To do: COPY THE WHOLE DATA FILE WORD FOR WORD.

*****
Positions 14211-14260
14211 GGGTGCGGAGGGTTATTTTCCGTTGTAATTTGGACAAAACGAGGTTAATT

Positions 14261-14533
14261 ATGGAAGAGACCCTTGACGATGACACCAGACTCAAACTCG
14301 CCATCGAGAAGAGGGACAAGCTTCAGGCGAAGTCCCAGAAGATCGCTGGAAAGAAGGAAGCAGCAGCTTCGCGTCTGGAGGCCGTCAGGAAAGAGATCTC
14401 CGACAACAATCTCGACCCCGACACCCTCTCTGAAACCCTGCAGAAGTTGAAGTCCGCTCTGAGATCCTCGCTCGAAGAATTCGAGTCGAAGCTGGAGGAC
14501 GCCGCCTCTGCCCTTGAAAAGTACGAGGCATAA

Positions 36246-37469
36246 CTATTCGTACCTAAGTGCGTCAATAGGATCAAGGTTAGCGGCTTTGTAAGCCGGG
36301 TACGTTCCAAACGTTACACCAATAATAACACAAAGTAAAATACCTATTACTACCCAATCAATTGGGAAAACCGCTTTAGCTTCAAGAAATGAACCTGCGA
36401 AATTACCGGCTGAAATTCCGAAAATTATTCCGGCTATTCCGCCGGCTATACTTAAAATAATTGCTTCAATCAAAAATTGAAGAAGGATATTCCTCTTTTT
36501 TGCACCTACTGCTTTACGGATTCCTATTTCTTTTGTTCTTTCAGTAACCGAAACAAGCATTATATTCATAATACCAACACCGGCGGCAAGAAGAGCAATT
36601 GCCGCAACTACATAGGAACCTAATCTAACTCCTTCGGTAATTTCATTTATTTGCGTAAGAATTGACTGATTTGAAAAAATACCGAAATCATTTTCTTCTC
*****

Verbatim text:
Positions 14211-14260
14211 GGGTGCGGAGGGTTATTTTCCGTTGTAATTTGGACAAAACGAGGTTAATT

Positions 14261-14533
14261 ATGGAAGAGACCCTTGACGATGACACCAGACTCAAACTCG
14301 CCATCGAGAAGAGGGACAAGCTTCAGGCGAAGTCCCAGAAGATCGCTGGAAAGAAGGAAGCAGCAGCTTCGCGTCTGGAGGCCGTCAGGAAAGAGATCTC
14401 CGACAACAATCTCGACCCCGACACCCTCTCTGAAACCCTGCAGAAGTTGAAGTCCGCTCTGAGATCCTCGCTCGAAGAATTCGAGTCGAAGCTGGAGGAC
14501 GCCGCCTCTGCCCTTGAAAAGTACGAGGCATAA

Positions 36246-37469
36246 CTATTCGTACCTAAGTGCGTCAATAGGATCAAGGTTAGCGGCTTTGTAAGCCGGG
36301 TACGTTCCAAACGTTACACCAATAATAACACAAAGTAAAATACCTATTACTACCCAATCAATTGGGAAAACCGCTTTAGCTTCAAGAAATGAACCTGCGA
36401 AATTACCGGCTGAAATTCCGAAAATTATTCCGGCTATTCCGCCGGCTATACTTAAAATAATTGCTTCAATCAAAAATTGAAGAAGGATATTCCTCTTTTT
36501 TGCACCTACTGCTTTACGGATTCCTATTTCTTTTGTTCTTTCAGTAACCGAAACAAGCATTATATTCATAATACCAACACCGGCGGCAAGAAGAGCAATT
36601 GCCGCAACTACATAGGAACCTAATCTAACTCCTTCGGTAATTTCATTTATTTGCGTAAGAATTGACTGATTTGAAAAAATACCGAAATCATTTTCTTCTC